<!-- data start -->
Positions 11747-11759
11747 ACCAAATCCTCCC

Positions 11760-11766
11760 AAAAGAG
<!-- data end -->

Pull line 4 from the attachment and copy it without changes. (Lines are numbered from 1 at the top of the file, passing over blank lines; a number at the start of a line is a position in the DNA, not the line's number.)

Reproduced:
11760 AAAAGAG